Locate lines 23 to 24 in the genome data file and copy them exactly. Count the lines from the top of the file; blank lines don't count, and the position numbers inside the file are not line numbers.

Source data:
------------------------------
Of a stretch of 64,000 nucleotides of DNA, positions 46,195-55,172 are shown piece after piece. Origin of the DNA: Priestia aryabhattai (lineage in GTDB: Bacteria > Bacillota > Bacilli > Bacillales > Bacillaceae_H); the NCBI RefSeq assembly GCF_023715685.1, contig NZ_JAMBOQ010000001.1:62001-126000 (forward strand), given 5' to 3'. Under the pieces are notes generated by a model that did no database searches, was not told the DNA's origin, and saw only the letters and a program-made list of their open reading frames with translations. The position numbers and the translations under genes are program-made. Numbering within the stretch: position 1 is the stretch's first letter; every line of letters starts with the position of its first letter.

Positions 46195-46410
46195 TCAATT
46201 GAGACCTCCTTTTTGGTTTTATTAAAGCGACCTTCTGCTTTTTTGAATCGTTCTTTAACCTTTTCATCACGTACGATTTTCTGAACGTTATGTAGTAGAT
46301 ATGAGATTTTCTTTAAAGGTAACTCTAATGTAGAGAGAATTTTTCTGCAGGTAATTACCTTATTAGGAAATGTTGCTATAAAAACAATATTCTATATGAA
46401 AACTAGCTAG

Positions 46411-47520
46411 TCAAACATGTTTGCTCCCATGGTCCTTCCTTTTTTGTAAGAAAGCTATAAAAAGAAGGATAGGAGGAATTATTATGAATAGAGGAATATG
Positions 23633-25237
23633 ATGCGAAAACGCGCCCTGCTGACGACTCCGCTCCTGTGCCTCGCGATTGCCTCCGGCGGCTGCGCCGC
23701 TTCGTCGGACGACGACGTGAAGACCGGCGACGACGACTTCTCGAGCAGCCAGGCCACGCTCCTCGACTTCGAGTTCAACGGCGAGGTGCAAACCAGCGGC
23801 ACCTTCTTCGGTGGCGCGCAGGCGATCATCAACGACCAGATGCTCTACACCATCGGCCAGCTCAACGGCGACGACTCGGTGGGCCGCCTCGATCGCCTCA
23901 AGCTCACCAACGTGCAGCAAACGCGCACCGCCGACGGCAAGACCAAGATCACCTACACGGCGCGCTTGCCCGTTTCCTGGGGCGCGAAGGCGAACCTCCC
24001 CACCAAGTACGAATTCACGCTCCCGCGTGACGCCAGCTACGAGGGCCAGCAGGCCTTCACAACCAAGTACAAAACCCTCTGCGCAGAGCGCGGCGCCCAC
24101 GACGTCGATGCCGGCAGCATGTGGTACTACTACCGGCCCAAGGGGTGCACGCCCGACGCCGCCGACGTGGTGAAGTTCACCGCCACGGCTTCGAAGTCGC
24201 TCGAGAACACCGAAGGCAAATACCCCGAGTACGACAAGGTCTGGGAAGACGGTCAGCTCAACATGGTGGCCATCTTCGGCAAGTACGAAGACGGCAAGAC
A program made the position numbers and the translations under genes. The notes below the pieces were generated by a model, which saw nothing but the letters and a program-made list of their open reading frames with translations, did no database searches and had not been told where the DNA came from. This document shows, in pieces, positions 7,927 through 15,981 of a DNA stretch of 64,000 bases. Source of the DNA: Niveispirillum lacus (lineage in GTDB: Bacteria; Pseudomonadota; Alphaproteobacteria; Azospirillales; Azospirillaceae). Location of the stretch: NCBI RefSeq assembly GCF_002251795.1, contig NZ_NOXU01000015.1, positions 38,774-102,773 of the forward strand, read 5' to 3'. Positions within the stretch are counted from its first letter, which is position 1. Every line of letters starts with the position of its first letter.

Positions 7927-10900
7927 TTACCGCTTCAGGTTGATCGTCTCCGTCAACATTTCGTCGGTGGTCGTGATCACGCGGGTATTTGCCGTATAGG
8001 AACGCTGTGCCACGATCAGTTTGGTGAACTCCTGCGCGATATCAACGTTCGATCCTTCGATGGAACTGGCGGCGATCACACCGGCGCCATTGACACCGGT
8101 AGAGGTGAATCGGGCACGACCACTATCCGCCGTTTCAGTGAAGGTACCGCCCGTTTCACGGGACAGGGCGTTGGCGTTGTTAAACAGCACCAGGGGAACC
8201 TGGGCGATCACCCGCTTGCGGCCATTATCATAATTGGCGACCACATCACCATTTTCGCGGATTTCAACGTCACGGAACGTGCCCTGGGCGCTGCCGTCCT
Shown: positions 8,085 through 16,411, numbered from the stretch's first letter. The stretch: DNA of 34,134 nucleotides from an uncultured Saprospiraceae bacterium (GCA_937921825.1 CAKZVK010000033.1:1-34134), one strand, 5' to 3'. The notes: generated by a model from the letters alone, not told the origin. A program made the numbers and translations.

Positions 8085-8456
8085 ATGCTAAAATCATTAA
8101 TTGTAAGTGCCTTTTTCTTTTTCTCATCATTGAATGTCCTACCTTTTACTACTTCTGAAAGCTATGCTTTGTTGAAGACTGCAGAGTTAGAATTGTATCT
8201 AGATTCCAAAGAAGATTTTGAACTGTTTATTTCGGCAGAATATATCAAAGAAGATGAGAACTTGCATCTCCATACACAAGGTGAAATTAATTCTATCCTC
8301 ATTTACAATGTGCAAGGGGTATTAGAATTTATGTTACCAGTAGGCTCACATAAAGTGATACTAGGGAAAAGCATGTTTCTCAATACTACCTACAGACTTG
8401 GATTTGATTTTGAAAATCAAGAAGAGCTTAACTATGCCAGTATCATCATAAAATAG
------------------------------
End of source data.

Shown: positions 8,085 through 16,411, numbered from the stretch's first letter. The stretch: DNA of 34,134 nucleotides from an uncultured Saprospiraceae bacterium (GCA_937921825.1 CAKZVK010000033.1:1-34134), one strand, 5' to 3'. The notes: generated by a model from the letters alone, not told the origin. A program made the numbers and translations.

Positions 8085-8456